In Ecuador, where indigenous people represent 45 percent of the population, Luis Macas, a Quichua Indian from the Andean highlands, has emerged as the leading champion of indigenous rights.
On May 28, 1990, in a carefully synchronized event, more than a million indigenous people around the country stopped working. During the general strike that followed, highways were blocked and food supplies to the capital were cut off. One of the principal architects of this peaceful uprising or levantamiento, Macas succeeded in opening the door to discussions between indigenous groups and the Ecuadorian government.
In May 1992, then-President Rodrigo Borja granted legal title to three million acres of homelands in the Amazon's Oriente region to 148 communities of indigenous peoples - the single largest return of land in the Amazon region. Since then, however, these same communities have been under intense pressure from multi-national companies that have been drilling for oil in the Oriente for twenty years. As the leader of Ecuador's national Indian organization, CONAIE, Macas was at the forefront of an effort to get the oil companies to make provisions to protect the Oriente, a region that biologists believe may be the world's most biologically diverse.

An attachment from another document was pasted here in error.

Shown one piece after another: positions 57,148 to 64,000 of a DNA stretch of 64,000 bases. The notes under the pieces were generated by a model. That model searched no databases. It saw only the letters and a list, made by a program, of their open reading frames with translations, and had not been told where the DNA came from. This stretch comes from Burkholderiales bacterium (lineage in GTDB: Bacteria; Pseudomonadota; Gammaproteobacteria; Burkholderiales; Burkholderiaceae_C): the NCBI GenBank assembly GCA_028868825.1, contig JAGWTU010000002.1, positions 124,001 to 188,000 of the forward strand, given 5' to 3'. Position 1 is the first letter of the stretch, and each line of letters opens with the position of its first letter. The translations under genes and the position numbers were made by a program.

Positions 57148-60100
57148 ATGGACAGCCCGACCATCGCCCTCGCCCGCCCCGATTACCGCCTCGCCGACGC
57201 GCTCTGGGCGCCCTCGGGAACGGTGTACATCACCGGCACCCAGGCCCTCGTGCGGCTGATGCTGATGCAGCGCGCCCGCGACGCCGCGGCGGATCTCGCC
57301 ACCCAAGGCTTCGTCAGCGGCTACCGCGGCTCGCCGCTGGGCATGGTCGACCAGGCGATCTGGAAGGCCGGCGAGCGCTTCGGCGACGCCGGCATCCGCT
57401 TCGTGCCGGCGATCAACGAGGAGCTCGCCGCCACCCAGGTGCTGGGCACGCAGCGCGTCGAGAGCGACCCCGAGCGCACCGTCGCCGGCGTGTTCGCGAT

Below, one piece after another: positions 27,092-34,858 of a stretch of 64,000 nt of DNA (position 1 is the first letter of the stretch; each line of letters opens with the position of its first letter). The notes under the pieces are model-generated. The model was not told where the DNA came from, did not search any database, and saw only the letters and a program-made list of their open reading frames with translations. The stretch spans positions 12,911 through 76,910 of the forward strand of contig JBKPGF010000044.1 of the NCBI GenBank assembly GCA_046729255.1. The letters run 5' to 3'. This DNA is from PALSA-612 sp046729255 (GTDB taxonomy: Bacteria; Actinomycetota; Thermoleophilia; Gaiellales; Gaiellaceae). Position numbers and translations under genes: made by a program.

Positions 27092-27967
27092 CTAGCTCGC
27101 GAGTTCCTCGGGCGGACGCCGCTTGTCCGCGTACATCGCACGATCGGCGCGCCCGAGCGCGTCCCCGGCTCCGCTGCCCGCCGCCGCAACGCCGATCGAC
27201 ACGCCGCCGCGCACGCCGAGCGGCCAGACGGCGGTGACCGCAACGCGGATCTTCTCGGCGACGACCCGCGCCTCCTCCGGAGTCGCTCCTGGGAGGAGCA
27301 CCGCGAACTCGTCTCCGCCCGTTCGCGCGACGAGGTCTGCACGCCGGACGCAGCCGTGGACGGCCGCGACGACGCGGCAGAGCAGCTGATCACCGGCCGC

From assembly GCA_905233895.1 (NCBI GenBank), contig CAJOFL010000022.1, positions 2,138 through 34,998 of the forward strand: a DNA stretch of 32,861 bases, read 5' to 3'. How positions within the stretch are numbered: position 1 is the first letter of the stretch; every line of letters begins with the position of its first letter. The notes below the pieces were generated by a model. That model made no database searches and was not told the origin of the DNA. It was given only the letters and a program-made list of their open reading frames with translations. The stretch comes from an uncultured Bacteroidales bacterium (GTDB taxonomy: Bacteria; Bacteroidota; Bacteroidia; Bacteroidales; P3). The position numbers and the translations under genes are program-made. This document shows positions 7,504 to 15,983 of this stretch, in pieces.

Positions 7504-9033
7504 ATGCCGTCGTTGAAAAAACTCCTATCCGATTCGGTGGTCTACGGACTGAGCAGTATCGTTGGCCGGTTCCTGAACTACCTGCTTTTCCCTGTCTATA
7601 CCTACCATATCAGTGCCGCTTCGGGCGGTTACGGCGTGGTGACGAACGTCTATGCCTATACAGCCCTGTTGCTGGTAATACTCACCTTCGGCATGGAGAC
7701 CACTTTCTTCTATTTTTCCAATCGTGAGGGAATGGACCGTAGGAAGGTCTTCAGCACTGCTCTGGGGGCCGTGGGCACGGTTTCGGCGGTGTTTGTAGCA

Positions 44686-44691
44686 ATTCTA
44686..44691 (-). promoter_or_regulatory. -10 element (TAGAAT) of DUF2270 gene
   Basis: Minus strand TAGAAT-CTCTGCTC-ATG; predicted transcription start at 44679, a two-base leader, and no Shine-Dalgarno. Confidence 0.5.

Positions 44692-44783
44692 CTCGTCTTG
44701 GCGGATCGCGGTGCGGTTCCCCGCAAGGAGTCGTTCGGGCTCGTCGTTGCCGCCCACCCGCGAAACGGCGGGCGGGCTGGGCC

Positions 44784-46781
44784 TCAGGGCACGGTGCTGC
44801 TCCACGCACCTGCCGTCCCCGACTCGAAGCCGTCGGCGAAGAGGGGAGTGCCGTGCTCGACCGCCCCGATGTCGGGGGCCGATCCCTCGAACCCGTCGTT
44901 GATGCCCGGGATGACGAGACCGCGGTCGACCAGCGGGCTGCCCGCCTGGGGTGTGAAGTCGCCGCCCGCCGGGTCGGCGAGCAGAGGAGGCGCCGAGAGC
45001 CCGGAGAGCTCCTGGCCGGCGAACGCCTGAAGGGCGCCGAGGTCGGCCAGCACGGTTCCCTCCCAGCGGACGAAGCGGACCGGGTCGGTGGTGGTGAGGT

In June 1994 a controversial agrarian development law put the country in a state of turmoil. The president claimed the new law would modernize the country's agricultural sector. However, indigenous and peasant organizations called it unconstitutional, stating that it would destroy their agricultural economy, threaten traditional systems of land tenure and drive thousands to immigrate to city slums in search of work. In his negotiations with the president, Macas presented alternative proposals, developed by CONAIE, that took the needs of the rural population into account.
In 1996 Macas earned the distinction of being the first indigenous person elected to Ecuador's National Congress. By 1998, there were eight indigenous representatives in congress. Recognizing that it is extremely difficult for indigenous people to leave their communities in order to study, Macas' vision is to create an extension-type system whereby the university will come into the communities. Macas is also actively involved with the growth of the Rhoda Goldman Primary School that he founded.
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